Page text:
In the January 27 New York Times Book Review, noted physician/writer Jerome Groopman reviews Harvard professor Anne Harrington's The Cure Within: A History of Mind-Body Medicine. A timely book, observes Groopman. In the United Sates, visits to providers of complementary and alternative medicine -- homeopathy, acupuncture, herbal remedies, crystal therapies, and the like -- now outnumber visits to medical doctors, to the tune of $40 billion a year. Can all of this be mass delusion, or is there something real on offer?
Harrington looks at the deep history of the mind-body connection, and thinks it at least partly addresses the personal mystery of illness: Why me? Why now? What next? Positive thinking gives the patient some measure of being in control of her own destiny. And of course, there's the placebo effect, about which physicalist doctors understand very little.
Placebo Domino in regione vivorum, "I will please the Lord in the land of the living." This verse from the Latin Vulgate Bible brought the word placebo into the English language. It is the name commonly given to the Roman Catholic Vespers for the Dead, which has the biblical passage as the initial responsive verse. Long before the word showed up in medical literature, it had already acquired other English meanings -- flatterer, parasite. "To sing placebo" means to play the sycophant.
Today, we use the word almost exclusively for the famous "sugar pill" that physicians sometimes give to patients who insist upon medicine when none is strictly called for, and which are used as controls in tests of new drugs. The sugar pill has therapeutic effects, or so it has been claimed. It has long been gospel within the medical community that placebos have clinical benefits in as many as one-third of patients who take them. Can thoughts affect physical body functions by tricking the brain into releasing endorphins -- a natural morphine-like drug -- into the body?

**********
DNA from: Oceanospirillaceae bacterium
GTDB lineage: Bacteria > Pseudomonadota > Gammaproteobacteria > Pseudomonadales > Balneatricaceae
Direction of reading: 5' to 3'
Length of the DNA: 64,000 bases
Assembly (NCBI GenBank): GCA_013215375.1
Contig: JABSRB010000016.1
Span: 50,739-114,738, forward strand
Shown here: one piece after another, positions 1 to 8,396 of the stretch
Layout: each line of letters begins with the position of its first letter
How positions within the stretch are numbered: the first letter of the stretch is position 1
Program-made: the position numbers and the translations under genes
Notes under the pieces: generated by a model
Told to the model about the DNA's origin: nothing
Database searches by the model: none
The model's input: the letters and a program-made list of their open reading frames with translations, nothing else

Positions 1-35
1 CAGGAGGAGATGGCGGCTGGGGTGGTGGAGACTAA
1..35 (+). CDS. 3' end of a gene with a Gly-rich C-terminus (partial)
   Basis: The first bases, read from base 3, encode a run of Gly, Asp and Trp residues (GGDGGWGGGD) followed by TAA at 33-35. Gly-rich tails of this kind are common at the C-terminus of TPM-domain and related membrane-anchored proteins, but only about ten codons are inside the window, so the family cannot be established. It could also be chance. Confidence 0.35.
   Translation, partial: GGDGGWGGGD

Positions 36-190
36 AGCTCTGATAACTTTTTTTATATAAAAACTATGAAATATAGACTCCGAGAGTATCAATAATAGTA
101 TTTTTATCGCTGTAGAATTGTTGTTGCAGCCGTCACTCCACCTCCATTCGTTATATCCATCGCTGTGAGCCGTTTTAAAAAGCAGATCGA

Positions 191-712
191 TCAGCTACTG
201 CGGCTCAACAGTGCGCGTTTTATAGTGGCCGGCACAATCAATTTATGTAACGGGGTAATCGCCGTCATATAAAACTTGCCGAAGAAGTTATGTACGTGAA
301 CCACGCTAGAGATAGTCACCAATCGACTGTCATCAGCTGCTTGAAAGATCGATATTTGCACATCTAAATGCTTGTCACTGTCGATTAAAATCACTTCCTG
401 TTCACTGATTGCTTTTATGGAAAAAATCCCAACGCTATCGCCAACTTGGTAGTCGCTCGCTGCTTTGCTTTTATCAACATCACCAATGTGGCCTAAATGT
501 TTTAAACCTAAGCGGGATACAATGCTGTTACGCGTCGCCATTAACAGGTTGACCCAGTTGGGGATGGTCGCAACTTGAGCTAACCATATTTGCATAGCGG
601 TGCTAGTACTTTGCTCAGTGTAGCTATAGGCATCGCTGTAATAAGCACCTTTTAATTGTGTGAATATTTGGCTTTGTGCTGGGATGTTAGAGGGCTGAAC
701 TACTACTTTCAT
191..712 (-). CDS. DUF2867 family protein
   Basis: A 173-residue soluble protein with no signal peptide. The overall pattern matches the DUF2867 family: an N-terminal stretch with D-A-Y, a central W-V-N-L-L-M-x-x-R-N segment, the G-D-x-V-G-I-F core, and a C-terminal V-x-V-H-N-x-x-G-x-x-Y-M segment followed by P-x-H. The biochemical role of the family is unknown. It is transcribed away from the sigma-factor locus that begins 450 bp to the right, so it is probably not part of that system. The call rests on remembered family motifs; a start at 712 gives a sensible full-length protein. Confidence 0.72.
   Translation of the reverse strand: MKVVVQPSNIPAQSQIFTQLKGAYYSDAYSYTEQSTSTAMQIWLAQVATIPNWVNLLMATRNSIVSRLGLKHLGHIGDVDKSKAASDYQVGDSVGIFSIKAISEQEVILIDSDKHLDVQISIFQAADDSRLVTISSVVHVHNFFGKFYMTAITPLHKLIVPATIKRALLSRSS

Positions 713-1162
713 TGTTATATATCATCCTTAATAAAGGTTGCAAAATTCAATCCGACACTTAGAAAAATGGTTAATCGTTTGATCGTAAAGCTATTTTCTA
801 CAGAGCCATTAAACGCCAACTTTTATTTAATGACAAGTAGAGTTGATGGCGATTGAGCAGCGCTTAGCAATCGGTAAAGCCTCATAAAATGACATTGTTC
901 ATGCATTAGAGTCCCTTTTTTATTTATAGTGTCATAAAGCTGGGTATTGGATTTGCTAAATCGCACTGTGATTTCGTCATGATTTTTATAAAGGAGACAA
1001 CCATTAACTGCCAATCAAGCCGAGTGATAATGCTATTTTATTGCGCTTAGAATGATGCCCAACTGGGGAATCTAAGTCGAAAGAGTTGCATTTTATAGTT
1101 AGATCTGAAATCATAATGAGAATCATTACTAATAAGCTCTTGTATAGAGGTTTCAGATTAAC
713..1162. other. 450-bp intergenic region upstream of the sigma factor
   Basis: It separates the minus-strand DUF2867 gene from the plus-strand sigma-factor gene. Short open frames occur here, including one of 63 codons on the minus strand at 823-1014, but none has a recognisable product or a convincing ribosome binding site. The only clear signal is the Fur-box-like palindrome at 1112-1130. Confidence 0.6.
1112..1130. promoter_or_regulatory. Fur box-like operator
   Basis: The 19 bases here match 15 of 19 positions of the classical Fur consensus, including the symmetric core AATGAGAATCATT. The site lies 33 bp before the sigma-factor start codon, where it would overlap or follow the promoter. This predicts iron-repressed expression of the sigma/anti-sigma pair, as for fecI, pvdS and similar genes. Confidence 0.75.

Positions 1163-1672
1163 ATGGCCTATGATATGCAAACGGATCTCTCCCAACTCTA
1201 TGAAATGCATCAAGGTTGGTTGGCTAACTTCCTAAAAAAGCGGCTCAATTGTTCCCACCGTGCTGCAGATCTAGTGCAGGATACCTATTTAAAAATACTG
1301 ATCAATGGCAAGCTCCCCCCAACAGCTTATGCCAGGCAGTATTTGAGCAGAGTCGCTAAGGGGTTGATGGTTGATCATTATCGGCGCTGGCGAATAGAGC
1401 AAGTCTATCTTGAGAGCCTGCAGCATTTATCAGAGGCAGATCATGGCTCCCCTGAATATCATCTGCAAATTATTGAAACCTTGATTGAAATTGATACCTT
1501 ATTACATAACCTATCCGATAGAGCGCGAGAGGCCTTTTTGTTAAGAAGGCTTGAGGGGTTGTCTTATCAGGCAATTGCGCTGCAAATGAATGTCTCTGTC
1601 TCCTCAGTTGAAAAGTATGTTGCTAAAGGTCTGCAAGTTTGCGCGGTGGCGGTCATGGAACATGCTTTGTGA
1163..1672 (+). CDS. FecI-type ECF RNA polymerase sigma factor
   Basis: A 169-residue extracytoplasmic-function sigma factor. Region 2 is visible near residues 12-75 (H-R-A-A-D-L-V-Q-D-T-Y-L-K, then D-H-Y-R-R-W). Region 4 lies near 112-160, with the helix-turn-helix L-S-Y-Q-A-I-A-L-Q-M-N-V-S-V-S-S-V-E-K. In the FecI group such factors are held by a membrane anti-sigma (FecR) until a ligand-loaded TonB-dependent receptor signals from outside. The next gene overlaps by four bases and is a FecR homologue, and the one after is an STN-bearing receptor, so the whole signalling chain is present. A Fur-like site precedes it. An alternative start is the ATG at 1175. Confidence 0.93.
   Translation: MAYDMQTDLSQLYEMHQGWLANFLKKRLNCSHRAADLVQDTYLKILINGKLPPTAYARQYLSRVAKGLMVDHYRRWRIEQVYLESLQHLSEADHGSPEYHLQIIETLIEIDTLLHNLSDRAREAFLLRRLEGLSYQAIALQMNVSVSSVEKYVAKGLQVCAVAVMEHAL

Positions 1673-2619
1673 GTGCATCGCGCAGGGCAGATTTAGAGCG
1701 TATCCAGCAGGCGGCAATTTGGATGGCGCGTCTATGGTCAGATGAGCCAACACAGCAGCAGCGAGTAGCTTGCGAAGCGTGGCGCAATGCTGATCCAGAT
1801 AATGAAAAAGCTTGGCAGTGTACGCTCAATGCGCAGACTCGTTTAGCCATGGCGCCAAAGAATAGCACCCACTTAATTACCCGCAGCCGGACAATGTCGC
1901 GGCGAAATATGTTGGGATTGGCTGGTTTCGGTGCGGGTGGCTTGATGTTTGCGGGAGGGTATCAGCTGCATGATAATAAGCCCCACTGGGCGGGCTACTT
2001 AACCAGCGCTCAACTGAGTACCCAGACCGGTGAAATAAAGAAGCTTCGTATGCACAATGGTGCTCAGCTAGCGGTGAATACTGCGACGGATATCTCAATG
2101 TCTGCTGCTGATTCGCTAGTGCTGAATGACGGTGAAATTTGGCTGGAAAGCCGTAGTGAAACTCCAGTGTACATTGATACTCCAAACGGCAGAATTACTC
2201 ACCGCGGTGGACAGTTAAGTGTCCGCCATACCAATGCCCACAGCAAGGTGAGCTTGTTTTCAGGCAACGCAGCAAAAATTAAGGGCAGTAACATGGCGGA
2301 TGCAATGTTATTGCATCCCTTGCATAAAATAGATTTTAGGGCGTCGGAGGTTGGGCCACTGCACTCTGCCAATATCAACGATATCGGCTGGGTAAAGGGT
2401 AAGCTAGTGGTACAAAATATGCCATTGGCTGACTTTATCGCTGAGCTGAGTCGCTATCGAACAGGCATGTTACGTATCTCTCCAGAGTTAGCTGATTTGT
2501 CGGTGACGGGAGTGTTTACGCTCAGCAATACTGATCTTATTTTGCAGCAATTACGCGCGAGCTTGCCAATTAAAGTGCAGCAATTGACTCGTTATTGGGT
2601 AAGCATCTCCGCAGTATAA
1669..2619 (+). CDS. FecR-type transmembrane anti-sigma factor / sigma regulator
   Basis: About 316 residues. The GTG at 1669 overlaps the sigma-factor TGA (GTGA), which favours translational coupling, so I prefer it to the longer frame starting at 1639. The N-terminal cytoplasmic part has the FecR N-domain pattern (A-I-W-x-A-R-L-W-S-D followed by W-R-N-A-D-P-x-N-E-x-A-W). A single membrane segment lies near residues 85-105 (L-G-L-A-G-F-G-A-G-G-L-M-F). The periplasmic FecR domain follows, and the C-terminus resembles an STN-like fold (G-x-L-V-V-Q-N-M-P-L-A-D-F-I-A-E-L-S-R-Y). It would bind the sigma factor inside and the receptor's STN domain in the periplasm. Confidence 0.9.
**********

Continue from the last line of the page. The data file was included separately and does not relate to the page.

A few years ago, two Danish researchers, Asbjorn Hrobjartsson and Peter Gotzsche, reported in the New England Journal of Medicine that the curative power of placebos is a myth. They tracked down 114 studies that compared placebos to no treatment at all, and found no significant differences, except possibly in the subjective relief of pain. In other words, the famous "placebo effect" does not exist.
In the meantime, 60 million Americans believe in therapies that have no recognized physical causation. Psychologist Barry Beyerstein lists ten reasons why these therapies sometimes seem to work, including (in addition to the placebo effect) spontaneous remission of symptoms, the power of suggestion by charismatic gurus who peddle alternative therapies, psychological distortion of reality (what psychologists call cognitive dissonance -- the denial of unpleasant truths), and the possibility that some allegedly cured symptoms might be psychosomatic to begin with.
Placebo means literally "I will please." Like everyone else, physicalist skeptics like me (and Groopman) have a tendency to please ourselves. More research needs to be done to discover the precise biochemical nature of whatever is meant by "the power of suggestion," "mind-body connection" and "psychosomatic." Until we know in some real physical sense how the mind affects the body, alternative therapies will continue to lurk in the dusky corners of medicine.